Duke's Krzyzewski played out Lakers situation to perfection
Posted: Monday July 5, 2004 3:13PM; Updated: Monday July 5, 2004 3:26PM
Mike Krzyzewski's Duke team lost in the 2004 Final Four to eventual champion UConn.
So Duke coach Mike Krzyzewski displayed the good sense that we were all fairly certain he had, declining general manager Kobe Bryant's -- I mean, general manager Mitch Kupchak's -- offer to coach the Los Angeles Lakers. Krzyzewski apparently realized that the reported $40 million he was offered wasn't enough for him to immerse himself in the chaos and egomania that runs rampant in the Lakers organization at the moment. Things are so much saner in Krzyzewskiville. Not to mention, the real estate is cheaper.
Sure, the money would have been better, the challenge of coaching at the highest level of basketball was compelling and his best players wouldn't have skipped out on him after a year or two (unless they didn't like their contract, their teammates or their team's won-lost record, but that's another story.) But at Duke, Coach "K" stands for "king" -- of all Krzyzewski surveys. The folks in Durham, N.C., worship the man's every X and O. You got the feeling that Duke gladly would have shipped the university president and the law school faculty to the Lakers if only they would stop chasing Krzyzewski.
And Krzyzewski was supposed to give up all that for what? To go to the Lakers as Bryant's bobo? He had to know that he would never be comfortable with the knowledge that Bryant had essentially hired him and probably could fire him. The Lakers, desperate to keep Kobe from bolting as a free agent, pursued Coach K at Bryant's urging. How was Krzyzewski supposed to assert his coaching authority over Kobe when both men were fully aware of who really had the power? Even Lakers owner Jerry Buss couldn't pay Krzyzewski, one of the great control freaks in sports, enough money to live with that setup.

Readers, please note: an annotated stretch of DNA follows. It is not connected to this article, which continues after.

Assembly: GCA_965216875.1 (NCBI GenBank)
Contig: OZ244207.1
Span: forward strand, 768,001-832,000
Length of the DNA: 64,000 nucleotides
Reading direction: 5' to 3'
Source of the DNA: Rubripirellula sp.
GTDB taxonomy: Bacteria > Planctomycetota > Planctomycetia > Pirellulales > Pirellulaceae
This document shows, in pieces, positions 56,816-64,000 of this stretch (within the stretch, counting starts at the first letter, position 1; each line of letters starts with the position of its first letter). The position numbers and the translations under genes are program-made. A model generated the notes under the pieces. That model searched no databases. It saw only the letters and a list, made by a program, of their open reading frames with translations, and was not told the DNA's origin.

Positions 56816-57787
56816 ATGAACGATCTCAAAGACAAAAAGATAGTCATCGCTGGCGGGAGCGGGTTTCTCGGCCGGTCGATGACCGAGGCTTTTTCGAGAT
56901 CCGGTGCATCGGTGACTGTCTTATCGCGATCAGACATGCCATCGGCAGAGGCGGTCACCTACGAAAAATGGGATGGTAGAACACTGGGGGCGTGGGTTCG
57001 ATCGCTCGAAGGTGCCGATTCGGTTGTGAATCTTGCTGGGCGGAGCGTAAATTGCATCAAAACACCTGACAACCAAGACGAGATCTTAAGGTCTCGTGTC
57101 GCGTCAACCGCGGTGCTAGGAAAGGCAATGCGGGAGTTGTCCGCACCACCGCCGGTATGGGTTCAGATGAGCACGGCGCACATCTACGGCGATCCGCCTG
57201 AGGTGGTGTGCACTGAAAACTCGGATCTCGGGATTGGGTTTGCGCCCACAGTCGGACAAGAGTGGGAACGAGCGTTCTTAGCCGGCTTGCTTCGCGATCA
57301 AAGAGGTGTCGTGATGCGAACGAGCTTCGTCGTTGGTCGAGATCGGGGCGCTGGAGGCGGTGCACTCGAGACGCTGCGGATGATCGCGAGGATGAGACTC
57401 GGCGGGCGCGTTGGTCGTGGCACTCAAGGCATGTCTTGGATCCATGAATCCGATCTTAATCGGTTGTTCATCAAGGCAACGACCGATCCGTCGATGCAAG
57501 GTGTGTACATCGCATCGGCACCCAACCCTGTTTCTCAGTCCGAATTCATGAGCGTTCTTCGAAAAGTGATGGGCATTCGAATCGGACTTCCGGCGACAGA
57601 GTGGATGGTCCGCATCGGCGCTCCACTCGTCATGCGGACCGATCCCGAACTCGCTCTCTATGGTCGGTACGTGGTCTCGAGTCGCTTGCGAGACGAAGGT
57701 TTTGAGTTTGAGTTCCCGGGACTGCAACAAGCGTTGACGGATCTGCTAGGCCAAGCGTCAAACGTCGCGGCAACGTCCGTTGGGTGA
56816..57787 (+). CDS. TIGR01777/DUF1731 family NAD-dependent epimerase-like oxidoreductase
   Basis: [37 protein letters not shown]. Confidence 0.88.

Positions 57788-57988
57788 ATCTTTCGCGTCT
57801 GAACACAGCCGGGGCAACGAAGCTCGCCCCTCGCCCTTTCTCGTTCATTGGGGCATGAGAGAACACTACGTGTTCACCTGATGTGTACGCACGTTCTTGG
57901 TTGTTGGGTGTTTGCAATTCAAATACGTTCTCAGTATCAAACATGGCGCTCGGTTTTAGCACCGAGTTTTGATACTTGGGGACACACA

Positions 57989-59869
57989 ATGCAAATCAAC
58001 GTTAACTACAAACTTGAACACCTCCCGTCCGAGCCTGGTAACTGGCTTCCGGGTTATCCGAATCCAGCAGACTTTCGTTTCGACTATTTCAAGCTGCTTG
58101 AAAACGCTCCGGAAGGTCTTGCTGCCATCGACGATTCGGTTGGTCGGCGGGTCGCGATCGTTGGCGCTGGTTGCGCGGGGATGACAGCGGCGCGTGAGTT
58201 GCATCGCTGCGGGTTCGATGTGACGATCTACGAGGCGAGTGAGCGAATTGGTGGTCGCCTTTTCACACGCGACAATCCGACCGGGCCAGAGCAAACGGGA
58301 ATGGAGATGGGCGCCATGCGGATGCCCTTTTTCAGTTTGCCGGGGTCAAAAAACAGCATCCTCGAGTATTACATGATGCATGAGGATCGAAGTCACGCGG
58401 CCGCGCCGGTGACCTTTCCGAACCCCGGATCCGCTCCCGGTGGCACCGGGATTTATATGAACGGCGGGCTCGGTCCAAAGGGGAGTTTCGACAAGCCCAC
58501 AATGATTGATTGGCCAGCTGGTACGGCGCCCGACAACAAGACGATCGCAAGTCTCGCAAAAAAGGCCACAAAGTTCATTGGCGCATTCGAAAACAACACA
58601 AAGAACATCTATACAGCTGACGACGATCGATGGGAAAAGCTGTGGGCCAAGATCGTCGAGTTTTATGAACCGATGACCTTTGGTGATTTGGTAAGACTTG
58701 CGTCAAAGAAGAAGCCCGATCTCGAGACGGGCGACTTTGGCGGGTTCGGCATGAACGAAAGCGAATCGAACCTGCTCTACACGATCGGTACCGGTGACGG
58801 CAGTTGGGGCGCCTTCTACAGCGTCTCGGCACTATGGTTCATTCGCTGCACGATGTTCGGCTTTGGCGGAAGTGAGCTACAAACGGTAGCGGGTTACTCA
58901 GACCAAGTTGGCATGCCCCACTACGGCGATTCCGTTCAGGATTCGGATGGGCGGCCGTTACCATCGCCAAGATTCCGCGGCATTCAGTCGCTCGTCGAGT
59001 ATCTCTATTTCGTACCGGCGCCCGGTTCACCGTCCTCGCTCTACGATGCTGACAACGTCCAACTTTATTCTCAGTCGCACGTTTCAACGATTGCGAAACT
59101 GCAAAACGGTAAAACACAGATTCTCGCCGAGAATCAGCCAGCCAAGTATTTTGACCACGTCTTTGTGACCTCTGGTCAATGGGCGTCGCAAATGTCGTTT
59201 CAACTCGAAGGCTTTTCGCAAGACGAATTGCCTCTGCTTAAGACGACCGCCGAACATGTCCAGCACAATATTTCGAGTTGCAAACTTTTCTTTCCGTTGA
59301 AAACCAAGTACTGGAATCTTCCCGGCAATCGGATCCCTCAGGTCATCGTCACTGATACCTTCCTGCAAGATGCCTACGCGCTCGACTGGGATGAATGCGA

But Coach K should be eternally grateful to Kobe and the Lakers for calling, because they made his sweet deal at Duke even sweeter, which didn't seem possible. The only thing better than being offered the Lakers' job is turning down the Lakers' job.
For the rest of his career, Coach K can tell wide-eyed recruits, "Yeah, Kobe wanted me to come and save the Lakers' franchise, but then I wouldn't have had the chance to recruit outstanding young men like you, son." Other schools can never again credibly suggest to recruits that Coach K might abandon them for the pros if they go to Duke, because if he turned down the Lakers, what other offer could lure him away?
It's hard to believe that it took Krzyzewski a weekend of soul-searching to see all this. He could have listened to the Lakers' offer, then quietly and politely declined the same day. But then he wouldn't have been in the headlines for the entire weekend, with each speculative story raising his profile even more, not to mention his public speaking fees and his endorsement possibilities. It wouldn't be surprising if he parlayed the Lakers' interest into a few more perks from the Duke administration. Stretching things out was a great career move. All in all, Coach K played this situation out as masterfully as any game he's ever coached.
The Lakers, meanwhile, are back to square one. Or make that, negative one. They have rashly put all their eggs in the Kobe basket, apparently damaging their relationship with Shaquille O'Neal beyond repair. Now they have little leverage in their attempts to trade Shaq, because his unwillingness to return to the Lakers is public knowledge. They have bent over backwards to appease Kobe, yet they still have no guarantee that Bryant will re-sign with them.
In short, Kupchak somehow has maneuvered himself into a situation in which it's increasingly possible that neither Shaq nor Kobe nor long-gone coach Phil Jackson will be working for the purple and gold next year, in which case, the Lakers GM surely will be looking for a new place of employment himself before long.
Even though Kupchak is an alum of hated North Carolina, maybe Krzyzewski would hire him as an assistant. Considering how beautifully this whole scenario played out for Coach K, it's the least he could do.
Sports Illustrated senior writer Phil Taylor writes about a Hot Button topic every Monday on SI.com.